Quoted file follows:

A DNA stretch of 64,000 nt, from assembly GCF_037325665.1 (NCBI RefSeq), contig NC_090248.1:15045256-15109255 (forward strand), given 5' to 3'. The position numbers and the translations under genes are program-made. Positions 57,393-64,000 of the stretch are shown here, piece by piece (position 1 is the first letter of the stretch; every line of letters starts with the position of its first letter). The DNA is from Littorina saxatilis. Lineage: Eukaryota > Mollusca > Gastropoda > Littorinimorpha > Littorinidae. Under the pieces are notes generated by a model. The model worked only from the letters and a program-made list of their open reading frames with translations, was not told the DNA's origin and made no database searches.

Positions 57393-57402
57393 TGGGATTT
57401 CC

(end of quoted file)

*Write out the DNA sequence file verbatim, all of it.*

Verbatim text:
A DNA stretch of 64,000 nt, from assembly GCF_037325665.1 (NCBI RefSeq), contig NC_090248.1:15045256-15109255 (forward strand), given 5' to 3'. The position numbers and the translations under genes are program-made. Positions 57,393-64,000 of the stretch are shown here, piece by piece (position 1 is the first letter of the stretch; every line of letters starts with the position of its first letter). The DNA is from Littorina saxatilis. Lineage: Eukaryota > Mollusca > Gastropoda > Littorinimorpha > Littorinidae. Under the pieces are notes generated by a model. The model worked only from the letters and a program-made list of their open reading frames with translations, was not told the DNA's origin and made no database searches.

Positions 57393-57402
57393 TGGGATTT
57401 CC